Edmund Jones Yr 'Hen Broffwyd' (1702-1793): Gweinidog, Hanesydd, Ysbrydegydd (Edmund Jones 'The Old Prophet 1702-1793: Minister, Histroian, Spiritist)

James, Carol (2002). Edmund Jones Yr 'Hen Broffwyd' (1702-1793): Gweinidog, Hanesydd, Ysbrydegydd (Edmund Jones 'The Old Prophet 1702-1793: Minister, Histroian, Spiritist). PhD thesis The Open University.

DOI: https://doi.org/10.21954/ou.ro.0000e346


This thesis is a study of the life and work of Edmund Jones, one of the leading dissenters and Independents of the eighteenth century. The first chapter, the introduction, discusses the reasons why Edmund Jones was ignored in the past, and argues that he was in fact an important figure in the eighteenth century and deserves proper recognition by historians.

In the second chapter we have an overview of Edmund Jones's life in general. His background in Monmouthshire and the influences on his life are considered. The third chapter concentrates on Edmund Jones as a religious figure. His importance as a minister and preacher and his activity in Independency are analysed. Also, the substantial library Edmund Jones compiled during his lifetime and his relationships with other denominations, such as the Methodist and Baptists, are discussed. The fourth chapter considers Edmund Jones's contribution as a historian and naturalist. The main focus of this chapter is the book Edmund Jones wrote about Aberystruth, his native parish A Geographical, Historical and Religious Account of the Parish of Aberystruth in the County of Monmouth [17791. Also, Edmund Jones cultivated an interest in botanical medicine and so attention is here given to the manuscript he wrote on the religious meaning of plants 'A Spiritual Botanology' [17801.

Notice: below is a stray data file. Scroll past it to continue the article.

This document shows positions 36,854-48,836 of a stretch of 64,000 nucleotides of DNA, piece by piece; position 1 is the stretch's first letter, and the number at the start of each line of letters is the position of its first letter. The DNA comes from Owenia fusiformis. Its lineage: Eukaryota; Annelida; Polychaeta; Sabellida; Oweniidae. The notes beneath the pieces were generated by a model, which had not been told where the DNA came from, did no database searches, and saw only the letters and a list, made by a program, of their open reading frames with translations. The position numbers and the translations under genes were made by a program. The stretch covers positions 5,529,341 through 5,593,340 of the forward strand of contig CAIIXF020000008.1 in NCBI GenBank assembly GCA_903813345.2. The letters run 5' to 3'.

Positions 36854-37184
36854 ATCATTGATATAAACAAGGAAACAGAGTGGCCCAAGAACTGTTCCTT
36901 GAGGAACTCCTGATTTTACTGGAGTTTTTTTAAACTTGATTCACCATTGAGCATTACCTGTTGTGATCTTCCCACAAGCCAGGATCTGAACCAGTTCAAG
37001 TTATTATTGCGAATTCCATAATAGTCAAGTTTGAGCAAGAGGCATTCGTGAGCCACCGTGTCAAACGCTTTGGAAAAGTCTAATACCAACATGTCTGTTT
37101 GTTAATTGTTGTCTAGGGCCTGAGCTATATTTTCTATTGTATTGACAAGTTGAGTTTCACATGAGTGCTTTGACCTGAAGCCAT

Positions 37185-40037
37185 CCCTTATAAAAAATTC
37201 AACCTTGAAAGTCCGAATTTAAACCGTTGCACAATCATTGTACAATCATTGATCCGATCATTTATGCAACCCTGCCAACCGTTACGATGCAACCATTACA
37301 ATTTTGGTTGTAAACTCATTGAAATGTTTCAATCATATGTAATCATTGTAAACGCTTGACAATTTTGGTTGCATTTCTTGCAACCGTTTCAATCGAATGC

The subject of the fifth chapter is Edmund Jones 'the Old Prophet'. Edmund Jones believed unshakably in the existence of spirits and in the supernatural. This chapter is based on his best known book A Relation of Apparitions of Spirits in the Principality of Wales [17801. In the last chapter, the conclusion, Edmund Jones's contribution as a religious figure and author are analysed. It reveals that Edmund Jones's indefatigable life's work for his cause indeed needs to be recognised by historians. The argument of this thesis is to restore Edmund Jones's place within the history of the period, not only within congregationalism and religion but within Welsh history itself in the eighteenth century. This is argued on the basis of the immense value of Edmund Jones's productions to help historians to understand popular religion on and culture.

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